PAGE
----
Indonesia pledges new homes for relatives of doomed submariners

After the missing submarine found in pieces on the bottom of the Bali Sea, killing all 53 inside


Reuters April 29, 2021
People throw flowers and petals with names of the sunken KRI Nanggala-402 submarine crew members from the boat during a prayer at the sea near Labuhan Lalang, Bali, Indonesia April 26, 2021. PHOTO: REUTERS

JAKARTA:

Indonesian President Joko Widodo said on Thursday that authorities would build houses for the relatives of the crew of a submarine that went missing before being found in pieces on the bottom of the Bali Sea, killing all 53 inside.

The German-built KRI Nanggala-402 was discovered at a depth of nearly 840 metres (2,756 ft) on Sunday after losing contact days earlier while preparing for a torpedo drill.

Read: Indonesia authorities say found missing submarine, 53 crew dead

"We will build houses for you... which can be located based on your wishes," the president, usually known as Jokowi, said when he met with relatives in a hangar at a naval airbase in East Java.

Jokowi said this week the government would posthumously raise the crew members' military ranks and finance the education of their children.

This week, grieving relatives gathered in different parts of Indonesia to pay their respects to the sailors who perished, and urged the authorities to raise their bodies from the depths.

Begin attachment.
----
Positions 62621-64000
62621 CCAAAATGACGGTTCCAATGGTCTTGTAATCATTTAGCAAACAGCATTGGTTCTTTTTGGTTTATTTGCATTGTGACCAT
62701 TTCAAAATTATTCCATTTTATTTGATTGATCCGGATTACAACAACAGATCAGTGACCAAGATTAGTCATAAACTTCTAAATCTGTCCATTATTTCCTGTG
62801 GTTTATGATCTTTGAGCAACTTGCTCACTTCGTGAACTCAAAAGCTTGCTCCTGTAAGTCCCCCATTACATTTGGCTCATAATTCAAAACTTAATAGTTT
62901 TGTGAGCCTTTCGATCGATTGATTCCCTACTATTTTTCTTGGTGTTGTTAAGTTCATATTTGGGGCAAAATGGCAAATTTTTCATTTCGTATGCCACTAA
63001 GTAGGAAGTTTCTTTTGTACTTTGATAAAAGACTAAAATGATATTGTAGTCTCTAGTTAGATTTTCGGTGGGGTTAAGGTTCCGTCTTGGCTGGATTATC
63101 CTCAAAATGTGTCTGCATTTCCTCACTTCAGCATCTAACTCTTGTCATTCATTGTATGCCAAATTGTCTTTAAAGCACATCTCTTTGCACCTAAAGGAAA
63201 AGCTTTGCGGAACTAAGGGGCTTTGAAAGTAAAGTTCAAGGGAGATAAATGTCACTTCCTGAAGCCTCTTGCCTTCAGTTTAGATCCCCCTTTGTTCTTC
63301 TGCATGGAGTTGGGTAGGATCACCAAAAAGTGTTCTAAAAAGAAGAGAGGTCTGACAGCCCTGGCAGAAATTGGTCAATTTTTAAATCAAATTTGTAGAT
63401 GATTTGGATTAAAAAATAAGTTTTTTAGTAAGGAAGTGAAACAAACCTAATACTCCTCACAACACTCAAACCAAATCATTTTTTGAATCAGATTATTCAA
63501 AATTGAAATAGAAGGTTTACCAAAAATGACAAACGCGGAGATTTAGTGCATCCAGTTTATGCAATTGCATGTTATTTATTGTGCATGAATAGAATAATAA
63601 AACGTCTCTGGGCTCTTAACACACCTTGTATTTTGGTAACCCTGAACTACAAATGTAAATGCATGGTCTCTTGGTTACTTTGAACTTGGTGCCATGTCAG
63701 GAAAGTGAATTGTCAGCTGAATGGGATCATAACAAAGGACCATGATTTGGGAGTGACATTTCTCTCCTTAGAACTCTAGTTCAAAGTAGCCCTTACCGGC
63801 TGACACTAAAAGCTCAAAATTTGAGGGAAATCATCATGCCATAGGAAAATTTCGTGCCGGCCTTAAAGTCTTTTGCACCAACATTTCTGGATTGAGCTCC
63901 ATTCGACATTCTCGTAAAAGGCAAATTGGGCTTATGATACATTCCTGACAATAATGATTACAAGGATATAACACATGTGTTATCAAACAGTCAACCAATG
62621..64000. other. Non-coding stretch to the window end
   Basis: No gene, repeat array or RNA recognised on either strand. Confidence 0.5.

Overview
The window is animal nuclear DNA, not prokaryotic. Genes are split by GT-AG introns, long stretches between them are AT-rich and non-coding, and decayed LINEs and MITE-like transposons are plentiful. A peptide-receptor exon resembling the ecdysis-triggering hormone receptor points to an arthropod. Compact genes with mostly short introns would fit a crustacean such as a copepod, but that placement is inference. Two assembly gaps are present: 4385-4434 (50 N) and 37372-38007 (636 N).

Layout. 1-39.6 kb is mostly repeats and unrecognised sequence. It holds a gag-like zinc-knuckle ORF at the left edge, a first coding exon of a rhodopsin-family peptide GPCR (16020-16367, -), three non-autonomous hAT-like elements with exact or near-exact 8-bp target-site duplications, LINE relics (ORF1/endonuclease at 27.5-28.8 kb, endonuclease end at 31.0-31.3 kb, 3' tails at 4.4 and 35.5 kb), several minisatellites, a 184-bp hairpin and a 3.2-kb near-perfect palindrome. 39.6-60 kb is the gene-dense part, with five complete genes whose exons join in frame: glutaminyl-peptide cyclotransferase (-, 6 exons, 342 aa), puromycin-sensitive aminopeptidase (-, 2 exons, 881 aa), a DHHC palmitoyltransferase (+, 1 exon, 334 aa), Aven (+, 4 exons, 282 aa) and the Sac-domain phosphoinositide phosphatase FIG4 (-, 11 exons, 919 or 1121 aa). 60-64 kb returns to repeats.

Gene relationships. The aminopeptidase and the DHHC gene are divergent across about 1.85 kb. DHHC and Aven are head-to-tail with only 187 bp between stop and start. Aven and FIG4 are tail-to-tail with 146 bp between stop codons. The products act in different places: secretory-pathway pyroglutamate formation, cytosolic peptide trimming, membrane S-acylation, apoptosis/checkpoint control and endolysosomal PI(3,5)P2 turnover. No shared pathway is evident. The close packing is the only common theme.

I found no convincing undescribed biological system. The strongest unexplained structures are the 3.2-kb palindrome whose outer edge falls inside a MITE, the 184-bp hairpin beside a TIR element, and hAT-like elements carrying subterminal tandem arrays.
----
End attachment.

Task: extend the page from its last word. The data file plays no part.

Students arrange the candles during a vigil for crew members who onboard the submarine KRI-402, sunk at the north Bali sea during a drill, in Banyuwangi, East Java province, Indonesia, April 27, 2021. PHOTO: REUTERS

Students arrange the candles during a vigil for crew members who onboard the submarine KRI-402, sunk at the north Bali sea during a drill, in Banyuwangi, East Java province, Indonesia, April 27, 2021. PHOTO: REUTERS

The Indonesian navy has been trying to work out how to salvage the remains of the submarine.

Experts warn that it will be a daunting task to lift the submarine to the surface, requiring specialised salvage equipment.

First Admiral Julius Widjojono, a spokesman for the navy, said on Wednesday that authorities were coordinating with the state energy regulator to see whether companies had gear to lift heavy parts.

Read more: Hope fades for Indonesian missing submarine as US assists search

An international search and rescue effort involving aircraft and specialised naval vessels, including from Singapore, Australia and the United States, had raced to try to find the submarine in case it was still intact and before oxygen ran out.

On Sunday Indonesia's military chief Marshal Hadi Tjahjanto confirmed the Nanggala had sunk and all of its crew had died.

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